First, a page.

Strong atheism is the belief that no deity actually exists. To support this position, we have to consider several substantively different definitions, or classes of definitions, of "deity".
The first class, deity1, is the class of contradictory or meaningless definitions of "deity". We can safely affirm that no being exists with contradictory or meaningless properties. For example, the omnimax deity is either contradictory or meaningless because of the problem of evil. It is a contradiction that an omnibenevolent, omniscient, omnipotent, and omnipresent deity would permit evil in the world. Alternatively, we don't know what evil is (we are mistaken in some mysterious way) or there is no such conceptual category as "evil"; in this case, "omnibenevolent" is meaningless. The omnimax deity is offered as an example; finding that some particular definition of deity is not in the class of deity1 does not rebut the idea that we can safely deny the existence of any deity1.
The second class, deity2, is the class of undetectable (i.e. "supernatural") deities. Again, we can safely deny the existence of any deity that is, by definition, completely undetectable. To affirm or deny the existence of such a deity is to say exactly the same thing about the world of experience. An undetectable deity entails its own subtle contradiction: it is exactly the same to say, "Deity2 exists," and to say "Deity2 does not exist."
The third class, deity3, is the class of presently undetected deities. These deities are only detectable under some special circumstances that do not (presently) obtain on Earth. These deities are detectable only after death, or are hiding behind the couch, or on Achernar III, or somewhere else presently inaccessible. The problem is that there are an infinite number of definitions in this class; the probability that any one definition is true, especially a definition that names a finite number of deities, is infinitesimal and warrants disbelief until evidence becomes accessible.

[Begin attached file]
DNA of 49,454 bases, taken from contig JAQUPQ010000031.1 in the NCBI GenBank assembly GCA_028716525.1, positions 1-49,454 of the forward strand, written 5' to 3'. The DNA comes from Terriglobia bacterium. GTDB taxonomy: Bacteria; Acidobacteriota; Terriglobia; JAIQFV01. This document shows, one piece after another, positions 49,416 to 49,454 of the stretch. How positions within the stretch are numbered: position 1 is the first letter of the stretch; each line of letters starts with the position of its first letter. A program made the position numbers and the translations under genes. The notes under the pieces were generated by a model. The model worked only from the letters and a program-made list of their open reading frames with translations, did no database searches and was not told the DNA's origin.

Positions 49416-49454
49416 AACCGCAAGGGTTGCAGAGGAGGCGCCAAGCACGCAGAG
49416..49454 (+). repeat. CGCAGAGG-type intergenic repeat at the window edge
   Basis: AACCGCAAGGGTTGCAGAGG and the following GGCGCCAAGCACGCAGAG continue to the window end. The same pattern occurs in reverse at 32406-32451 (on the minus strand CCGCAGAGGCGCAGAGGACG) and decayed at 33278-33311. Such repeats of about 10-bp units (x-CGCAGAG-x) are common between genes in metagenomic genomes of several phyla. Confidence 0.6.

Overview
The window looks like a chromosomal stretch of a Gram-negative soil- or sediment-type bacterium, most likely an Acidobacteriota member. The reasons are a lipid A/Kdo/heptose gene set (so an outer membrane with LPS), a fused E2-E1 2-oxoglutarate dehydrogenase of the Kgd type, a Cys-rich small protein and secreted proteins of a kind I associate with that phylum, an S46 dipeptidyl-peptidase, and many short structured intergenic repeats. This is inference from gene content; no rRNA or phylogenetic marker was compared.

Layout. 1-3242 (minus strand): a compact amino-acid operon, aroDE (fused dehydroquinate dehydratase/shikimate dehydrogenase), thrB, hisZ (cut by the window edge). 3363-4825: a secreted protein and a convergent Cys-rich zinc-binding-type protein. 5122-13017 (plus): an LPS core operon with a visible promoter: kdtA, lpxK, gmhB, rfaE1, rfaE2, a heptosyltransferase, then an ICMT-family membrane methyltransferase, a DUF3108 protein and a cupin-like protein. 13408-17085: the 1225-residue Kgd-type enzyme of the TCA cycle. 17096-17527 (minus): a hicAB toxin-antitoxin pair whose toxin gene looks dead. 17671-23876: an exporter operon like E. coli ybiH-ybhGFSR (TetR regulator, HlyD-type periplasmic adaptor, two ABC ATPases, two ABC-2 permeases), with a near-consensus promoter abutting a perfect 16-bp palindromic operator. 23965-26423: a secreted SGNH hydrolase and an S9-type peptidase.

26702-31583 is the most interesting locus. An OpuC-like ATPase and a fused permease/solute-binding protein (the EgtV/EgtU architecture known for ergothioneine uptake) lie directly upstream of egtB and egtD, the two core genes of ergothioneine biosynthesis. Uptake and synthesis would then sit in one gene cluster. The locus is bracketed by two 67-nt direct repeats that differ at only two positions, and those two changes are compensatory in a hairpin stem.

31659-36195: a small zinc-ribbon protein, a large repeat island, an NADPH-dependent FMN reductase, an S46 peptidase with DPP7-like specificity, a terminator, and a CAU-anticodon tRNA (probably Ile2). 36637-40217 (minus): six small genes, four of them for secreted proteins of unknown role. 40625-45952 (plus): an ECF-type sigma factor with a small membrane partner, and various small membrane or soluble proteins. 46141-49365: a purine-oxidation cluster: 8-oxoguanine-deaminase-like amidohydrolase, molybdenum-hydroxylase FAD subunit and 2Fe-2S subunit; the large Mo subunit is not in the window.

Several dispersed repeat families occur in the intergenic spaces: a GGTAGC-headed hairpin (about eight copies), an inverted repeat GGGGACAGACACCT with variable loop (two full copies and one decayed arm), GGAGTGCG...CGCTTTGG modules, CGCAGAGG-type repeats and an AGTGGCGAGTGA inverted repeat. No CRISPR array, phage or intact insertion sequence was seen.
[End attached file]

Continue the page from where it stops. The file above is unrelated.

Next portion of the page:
The fourth class, deity4, is, by definition, presently detectable, but strongly paranormal (contradicts our ideas about physics). The evidence presently available, by the definition of paranormality, argues against such a deity. Deities which are detectable only privately fit this definition, because private knowledge (about anything but the content of one's own mind) is itself paranormal. (Note too that having an unusual sensory modality is not private knowledge, since someone who has even a unique sensory modality can prove its existence to someone without it, rendering that modality public.) Of course, the evidence might be sufficient for us to revise our concept of normality, but so far all attempts have fallen flat. Given that human beings have been looking for such a deity for many thousands of years, the failure to find one is itself sufficient evidence to warrant belief that no such deity4 exists.
The fifth class, deity5, is, by definition, presently detectable and not strongly paranormal. This definition includes "God is everything that exists", or "God is the [human emotion of] love." In the atheists' view, a deity5 is no deity at all; the speaker is using metaphorical or figurative language, and we are not literary critics.
All classes of definitions have sufficient warrant for either disbelief, disinterest, or exclusion from consideration. We cannot, of course, be certain that none of these deities (except perhaps deity1), but the preponderance of direct and indirect evidence warrants strong atheism.